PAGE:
What a fabulous weekend we had! It is such a pleasure to celebrate with the students their accomplishments as they move on to the next level. When we were wrapping up freestyles, I got into a terrific conversation with one of our students, David. He really wanted help being able to hear where to start in the Tango. In all of the other dances he has accomplished this, but with the Tango he struggles. He was intently observing the freestyles while others began the Tango, but couldn’t find the regularity.
I want to share with you my advice to him. This will help you figure out where to start in the music and how to remain on rhythm. I always say- It is not dancing unless it is done to music.
Disclaimer – This analogy is in relation to a dancer’s perception of the music, not one of a musician’s.
Music is written in the same way we learned to write in grammar school. (Except for the repetitive chorus). The beginning will start with a short intro, then has paragraphs. The paragraphs will consist of 4 sentences that are 8 words long with a comma after the 4th word, then ending with a period. Each paragraph will begin with a standard indent and an exclamation at the end of the paragraph.
For example – I love to dance, it is so fun.
Each word is a beat therefore each sentence is 8 beats long. The 1st beat is “I”, the 5th beat is “it”. This is important because these are the beats you will begin on.
Cheat sheet – 4 counts = 1/2 sentence, 8 counts = one sentence, 4 sentences = 1 paragraph
Every four counts is equal to 1 measure of music. That’s a total of 8 measures, consisting of 32 beats to complete a paragraph (phrase).
*please note; this is only for 2/4 or 4/4 timing, not Waltz which is 3/4.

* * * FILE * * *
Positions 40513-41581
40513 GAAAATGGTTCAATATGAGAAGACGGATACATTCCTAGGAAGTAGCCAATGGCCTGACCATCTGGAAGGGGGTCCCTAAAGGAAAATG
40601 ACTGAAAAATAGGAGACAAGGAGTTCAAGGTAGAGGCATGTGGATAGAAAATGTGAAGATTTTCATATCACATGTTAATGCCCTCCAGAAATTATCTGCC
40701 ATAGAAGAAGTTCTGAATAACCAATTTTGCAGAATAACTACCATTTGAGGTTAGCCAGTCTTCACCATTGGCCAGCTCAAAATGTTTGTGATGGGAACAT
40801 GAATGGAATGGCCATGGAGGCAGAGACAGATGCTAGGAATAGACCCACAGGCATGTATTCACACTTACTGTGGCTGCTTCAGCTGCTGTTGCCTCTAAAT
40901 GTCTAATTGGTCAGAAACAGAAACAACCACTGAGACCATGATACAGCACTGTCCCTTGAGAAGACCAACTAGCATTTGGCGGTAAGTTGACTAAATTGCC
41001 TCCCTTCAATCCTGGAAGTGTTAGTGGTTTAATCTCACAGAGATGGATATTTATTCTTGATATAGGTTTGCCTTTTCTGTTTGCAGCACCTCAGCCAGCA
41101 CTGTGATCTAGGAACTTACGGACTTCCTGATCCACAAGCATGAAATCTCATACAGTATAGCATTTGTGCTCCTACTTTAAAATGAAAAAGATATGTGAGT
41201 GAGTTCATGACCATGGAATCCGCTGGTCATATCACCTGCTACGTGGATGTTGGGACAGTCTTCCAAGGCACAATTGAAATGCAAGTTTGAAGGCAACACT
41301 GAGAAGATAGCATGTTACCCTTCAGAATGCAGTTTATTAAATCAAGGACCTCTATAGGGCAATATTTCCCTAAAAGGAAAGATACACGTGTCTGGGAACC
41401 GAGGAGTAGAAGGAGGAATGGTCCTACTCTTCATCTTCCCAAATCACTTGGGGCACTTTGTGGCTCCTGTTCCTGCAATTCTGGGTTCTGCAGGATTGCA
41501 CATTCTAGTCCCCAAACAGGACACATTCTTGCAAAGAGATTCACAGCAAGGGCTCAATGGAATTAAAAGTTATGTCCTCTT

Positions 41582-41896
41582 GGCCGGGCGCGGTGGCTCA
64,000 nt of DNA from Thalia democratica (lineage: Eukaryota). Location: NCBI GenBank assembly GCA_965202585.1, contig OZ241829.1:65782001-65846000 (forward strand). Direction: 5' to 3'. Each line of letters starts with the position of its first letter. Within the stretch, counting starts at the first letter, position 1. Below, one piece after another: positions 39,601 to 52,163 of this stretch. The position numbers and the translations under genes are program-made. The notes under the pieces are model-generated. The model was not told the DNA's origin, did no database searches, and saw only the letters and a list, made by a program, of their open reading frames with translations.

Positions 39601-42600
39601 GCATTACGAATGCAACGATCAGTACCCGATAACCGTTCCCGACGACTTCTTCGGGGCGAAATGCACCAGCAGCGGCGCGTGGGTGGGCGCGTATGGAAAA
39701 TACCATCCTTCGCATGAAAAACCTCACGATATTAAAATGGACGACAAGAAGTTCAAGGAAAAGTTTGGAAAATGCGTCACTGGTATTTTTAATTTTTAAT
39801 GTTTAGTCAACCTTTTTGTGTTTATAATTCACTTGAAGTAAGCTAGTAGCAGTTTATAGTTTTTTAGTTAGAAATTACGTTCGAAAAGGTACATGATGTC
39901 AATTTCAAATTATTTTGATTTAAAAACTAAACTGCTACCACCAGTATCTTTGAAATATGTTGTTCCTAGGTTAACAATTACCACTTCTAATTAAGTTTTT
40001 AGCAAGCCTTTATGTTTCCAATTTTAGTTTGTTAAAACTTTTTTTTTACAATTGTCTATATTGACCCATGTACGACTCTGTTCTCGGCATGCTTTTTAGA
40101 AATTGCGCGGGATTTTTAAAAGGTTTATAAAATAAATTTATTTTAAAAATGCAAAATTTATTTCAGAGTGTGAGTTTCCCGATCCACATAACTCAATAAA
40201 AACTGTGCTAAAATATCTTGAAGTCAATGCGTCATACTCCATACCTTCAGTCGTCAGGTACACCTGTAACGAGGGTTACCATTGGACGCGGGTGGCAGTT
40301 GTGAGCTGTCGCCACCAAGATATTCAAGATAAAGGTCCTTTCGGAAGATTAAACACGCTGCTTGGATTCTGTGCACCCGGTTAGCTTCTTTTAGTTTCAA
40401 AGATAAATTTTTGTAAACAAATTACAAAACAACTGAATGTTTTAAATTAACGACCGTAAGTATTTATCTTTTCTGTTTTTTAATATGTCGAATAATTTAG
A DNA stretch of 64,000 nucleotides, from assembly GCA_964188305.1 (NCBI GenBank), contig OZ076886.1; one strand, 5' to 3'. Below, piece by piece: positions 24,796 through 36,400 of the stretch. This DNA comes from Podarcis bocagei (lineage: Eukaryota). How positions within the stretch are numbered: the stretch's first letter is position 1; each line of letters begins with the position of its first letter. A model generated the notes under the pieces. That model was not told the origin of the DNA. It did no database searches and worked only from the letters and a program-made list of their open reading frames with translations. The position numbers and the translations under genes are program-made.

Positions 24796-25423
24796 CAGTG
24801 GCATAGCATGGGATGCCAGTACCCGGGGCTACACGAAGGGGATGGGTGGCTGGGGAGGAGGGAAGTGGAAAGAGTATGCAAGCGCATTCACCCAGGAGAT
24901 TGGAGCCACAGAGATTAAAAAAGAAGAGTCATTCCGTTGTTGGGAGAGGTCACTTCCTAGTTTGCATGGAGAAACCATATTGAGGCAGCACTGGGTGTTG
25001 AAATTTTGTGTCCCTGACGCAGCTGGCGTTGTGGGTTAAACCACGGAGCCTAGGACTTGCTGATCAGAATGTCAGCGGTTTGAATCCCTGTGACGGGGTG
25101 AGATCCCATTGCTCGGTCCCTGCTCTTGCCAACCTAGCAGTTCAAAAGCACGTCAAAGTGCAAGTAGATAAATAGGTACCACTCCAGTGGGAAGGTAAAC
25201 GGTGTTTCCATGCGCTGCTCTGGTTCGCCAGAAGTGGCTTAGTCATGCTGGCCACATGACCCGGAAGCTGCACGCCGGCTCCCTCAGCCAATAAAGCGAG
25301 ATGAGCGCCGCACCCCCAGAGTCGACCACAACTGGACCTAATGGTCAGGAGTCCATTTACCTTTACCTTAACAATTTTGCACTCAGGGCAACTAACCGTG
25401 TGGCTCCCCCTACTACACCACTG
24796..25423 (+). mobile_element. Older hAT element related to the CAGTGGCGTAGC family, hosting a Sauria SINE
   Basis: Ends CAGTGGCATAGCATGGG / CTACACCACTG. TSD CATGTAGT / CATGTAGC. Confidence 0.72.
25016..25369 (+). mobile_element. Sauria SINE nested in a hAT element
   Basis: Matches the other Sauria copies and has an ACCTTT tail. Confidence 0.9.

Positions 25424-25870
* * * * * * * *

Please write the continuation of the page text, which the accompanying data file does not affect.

This is important because it’s the easiest time to hear the “1” beat, which will be at the beginning of a paragraph. The music normally has some kind of crescendo at the end of the paragraph (thus the exclamation point) and the beat will be strongest at the paragraph change. This is where new instruments are added, verses change, back up singers are added, etc. This is the best place to find the 1 beat and start counting. The second best place to hear would be at the beginning of each sentence. In the middle of the paragraph especially in the middle of a sentence will be the hardest place to find the beat.
For Tango particularly, there is an added bonus. A Tango with a strict tempo will have a drum roll at the 1st and 5th beat. That should help you to find the rhythm and start appropriately.
Get more tips on perfecting your Tango from Christy’s previous blog by clicking here!
Amongst this gentleman’s wishlist were my 10 Best Tango songs to use when practicing your timing. Here you go…
- 1. Tango Jack – Dance Mania – The Ballroom: Tango
- 2. Tango Escrita – Brent Thomas Mills, Music 4 Movement
- 3. Tango – Cirque du Soleil – Cirque du Soleil
- 4. El Choclo – New 101 Strings Orchestra – Strictly Ballroom Series
- 5. Delirio – Ballroom Orchestra and Singers – Ballroom Wings, Part 1
- 6. Midnight Tango – The Arthur Murray Orchestra & Ray Carter
- 7. Tango Misterioso – Ballroom Orchestra and Singers – Ballroom Wings, Part 1
- 8. Jalousie – Chacra Music – Ballroom Dancing Under the Stars
- 9. Hernando’s Hideaway – (From “Snatch”) The Cinematic Film Band
- 10. Santa Maria (Del Buen Ayre) – Gotan Project – La Revancha Del
All of theses songs you can find on iTunes or use the complete list at Spotify @ Dancingpro
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